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28 Antitrust Bull. 571 (1983)

handle is hein.journals/antibull28 and id is 583 raw text is: The Antitrust Bulletin/Fall 1983

A review of the economic basis for
broad-based horizontal-merger policy
BY PAUL A. PAUTLER*
I. Introduction
The eminently believable notion that the concentration of pro-
ductive capacity in fewer and fewer hands in a given market will
often lead to higher prices and lower output has been standard
fare for students of economics for decades. This concern about
market concentration is evidenced by the large amount of re-
search devoted to the theoretical study of competition among few
competitors and empirical studies of the effects of market con-
centration on welfare, prices, and profitability. During the last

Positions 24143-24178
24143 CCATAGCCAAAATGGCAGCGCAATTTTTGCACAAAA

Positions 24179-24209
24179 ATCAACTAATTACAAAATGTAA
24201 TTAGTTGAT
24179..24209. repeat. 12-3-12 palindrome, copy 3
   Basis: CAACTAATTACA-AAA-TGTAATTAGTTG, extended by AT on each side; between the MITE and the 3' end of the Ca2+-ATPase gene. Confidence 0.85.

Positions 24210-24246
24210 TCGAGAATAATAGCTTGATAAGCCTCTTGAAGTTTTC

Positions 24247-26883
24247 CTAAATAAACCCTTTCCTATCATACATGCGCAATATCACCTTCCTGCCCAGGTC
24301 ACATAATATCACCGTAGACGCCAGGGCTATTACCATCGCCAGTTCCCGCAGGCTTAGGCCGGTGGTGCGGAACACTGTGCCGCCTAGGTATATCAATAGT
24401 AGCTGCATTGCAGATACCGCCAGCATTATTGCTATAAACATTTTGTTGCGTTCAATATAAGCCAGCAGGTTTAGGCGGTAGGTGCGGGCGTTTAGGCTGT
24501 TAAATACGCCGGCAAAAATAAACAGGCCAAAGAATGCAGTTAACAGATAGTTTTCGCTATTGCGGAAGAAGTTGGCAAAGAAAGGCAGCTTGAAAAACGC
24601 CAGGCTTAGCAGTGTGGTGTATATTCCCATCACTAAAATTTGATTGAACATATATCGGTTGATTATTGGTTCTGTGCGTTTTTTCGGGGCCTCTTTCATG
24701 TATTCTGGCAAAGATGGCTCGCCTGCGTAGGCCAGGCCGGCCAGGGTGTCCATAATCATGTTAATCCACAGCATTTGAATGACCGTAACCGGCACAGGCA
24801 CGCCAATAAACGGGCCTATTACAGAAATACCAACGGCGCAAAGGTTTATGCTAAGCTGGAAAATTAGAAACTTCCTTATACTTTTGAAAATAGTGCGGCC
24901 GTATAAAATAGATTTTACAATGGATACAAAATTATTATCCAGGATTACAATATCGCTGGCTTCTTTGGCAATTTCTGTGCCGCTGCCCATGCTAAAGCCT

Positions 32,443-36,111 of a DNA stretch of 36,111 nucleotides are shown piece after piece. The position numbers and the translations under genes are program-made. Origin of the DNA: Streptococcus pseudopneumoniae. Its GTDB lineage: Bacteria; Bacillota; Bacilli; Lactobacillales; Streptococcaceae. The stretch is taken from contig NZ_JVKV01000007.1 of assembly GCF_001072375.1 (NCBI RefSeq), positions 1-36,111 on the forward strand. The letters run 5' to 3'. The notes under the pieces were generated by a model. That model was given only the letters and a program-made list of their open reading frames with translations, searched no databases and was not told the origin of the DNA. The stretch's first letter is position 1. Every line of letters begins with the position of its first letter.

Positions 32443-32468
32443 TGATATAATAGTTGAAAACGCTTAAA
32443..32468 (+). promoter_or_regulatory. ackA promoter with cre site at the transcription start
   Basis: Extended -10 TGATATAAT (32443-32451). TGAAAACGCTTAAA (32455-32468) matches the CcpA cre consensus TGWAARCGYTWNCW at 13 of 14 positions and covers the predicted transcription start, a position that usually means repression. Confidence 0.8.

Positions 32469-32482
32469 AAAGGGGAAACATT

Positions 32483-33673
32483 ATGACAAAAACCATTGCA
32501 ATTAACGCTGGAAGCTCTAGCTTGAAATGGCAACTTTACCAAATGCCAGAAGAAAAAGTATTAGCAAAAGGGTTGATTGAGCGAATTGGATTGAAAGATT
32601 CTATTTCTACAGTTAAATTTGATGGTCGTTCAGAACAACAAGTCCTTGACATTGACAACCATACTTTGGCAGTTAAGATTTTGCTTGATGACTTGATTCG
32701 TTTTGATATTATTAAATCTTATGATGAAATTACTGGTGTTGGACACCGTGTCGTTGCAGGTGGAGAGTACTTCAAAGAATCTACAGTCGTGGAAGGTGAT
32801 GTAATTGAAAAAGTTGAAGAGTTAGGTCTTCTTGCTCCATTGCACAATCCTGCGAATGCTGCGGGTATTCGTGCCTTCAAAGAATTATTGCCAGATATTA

decade, however, the basis for this fear of concentration has been
attacked by those who argue that increased concentration will
most often lead to (or is the result of) efficient production, lower
costs, and lower prices.
In this article, we attempt to chronicle the debate over the
effects of concentration on market performance. In the process
we compare the state of our current economic knowledge with
that which existed in 1968. That year was chosen because at that
point the Justice Department's Antitrust Division felt secure
enough in its knowledge of the effects of market structure on
market performance to issue market-share/concentration-ratio
guidelines for horizontal mergers.' What we find in our review is
*   The author is an economist with the Federal Trade Commission.
The Justice Department offered both horizontal- and vertical-
merger guidelines in 1968. We will be concerned only with horizontal
problems.
@1984 by Federal Legal Publications, Inc.

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